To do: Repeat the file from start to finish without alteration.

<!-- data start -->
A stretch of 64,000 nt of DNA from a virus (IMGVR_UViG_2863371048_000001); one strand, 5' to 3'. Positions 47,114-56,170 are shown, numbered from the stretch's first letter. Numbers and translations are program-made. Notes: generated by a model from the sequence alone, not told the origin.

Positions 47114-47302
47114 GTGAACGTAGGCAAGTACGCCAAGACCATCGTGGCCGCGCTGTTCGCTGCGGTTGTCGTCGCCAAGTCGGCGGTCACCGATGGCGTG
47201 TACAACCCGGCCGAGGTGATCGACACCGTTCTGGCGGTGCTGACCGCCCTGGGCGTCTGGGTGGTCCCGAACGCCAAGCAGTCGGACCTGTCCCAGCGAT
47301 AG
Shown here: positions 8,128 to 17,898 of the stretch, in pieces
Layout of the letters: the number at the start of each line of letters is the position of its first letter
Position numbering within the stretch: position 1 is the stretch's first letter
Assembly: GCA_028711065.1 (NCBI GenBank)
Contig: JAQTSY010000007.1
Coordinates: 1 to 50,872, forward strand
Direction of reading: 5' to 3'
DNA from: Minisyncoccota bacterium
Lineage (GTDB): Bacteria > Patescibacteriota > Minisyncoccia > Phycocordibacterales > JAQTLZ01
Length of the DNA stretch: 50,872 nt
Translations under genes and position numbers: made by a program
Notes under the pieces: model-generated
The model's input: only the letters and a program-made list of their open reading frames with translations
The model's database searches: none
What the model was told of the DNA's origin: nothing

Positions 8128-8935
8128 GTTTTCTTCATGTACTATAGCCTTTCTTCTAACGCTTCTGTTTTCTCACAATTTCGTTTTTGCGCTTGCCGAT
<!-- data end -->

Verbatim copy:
A stretch of 64,000 nt of DNA from a virus (IMGVR_UViG_2863371048_000001); one strand, 5' to 3'. Positions 47,114-56,170 are shown, numbered from the stretch's first letter. Numbers and translations are program-made. Notes: generated by a model from the sequence alone, not told the origin.

Positions 47114-47302
47114 GTGAACGTAGGCAAGTACGCCAAGACCATCGTGGCCGCGCTGTTCGCTGCGGTTGTCGTCGCCAAGTCGGCGGTCACCGATGGCGTG
47201 TACAACCCGGCCGAGGTGATCGACACCGTTCTGGCGGTGCTGACCGCCCTGGGCGTCTGGGTGGTCCCGAACGCCAAGCAGTCGGACCTGTCCCAGCGAT
47301 AG
Shown here: positions 8,128 to 17,898 of the stretch, in pieces
Layout of the letters: the number at the start of each line of letters is the position of its first letter
Position numbering within the stretch: position 1 is the stretch's first letter
Assembly: GCA_028711065.1 (NCBI GenBank)
Contig: JAQTSY010000007.1
Coordinates: 1 to 50,872, forward strand
Direction of reading: 5' to 3'
DNA from: Minisyncoccota bacterium
Lineage (GTDB): Bacteria > Patescibacteriota > Minisyncoccia > Phycocordibacterales > JAQTLZ01
Length of the DNA stretch: 50,872 nt
Translations under genes and position numbers: made by a program
Notes under the pieces: model-generated
The model's input: only the letters and a program-made list of their open reading frames with translations
The model's database searches: none
What the model was told of the DNA's origin: nothing

Positions 8128-8935
8128 GTTTTCTTCATGTACTATAGCCTTTCTTCTAACGCTTCTGTTTTCTCACAATTTCGTTTTTGCGCTTGCCGAT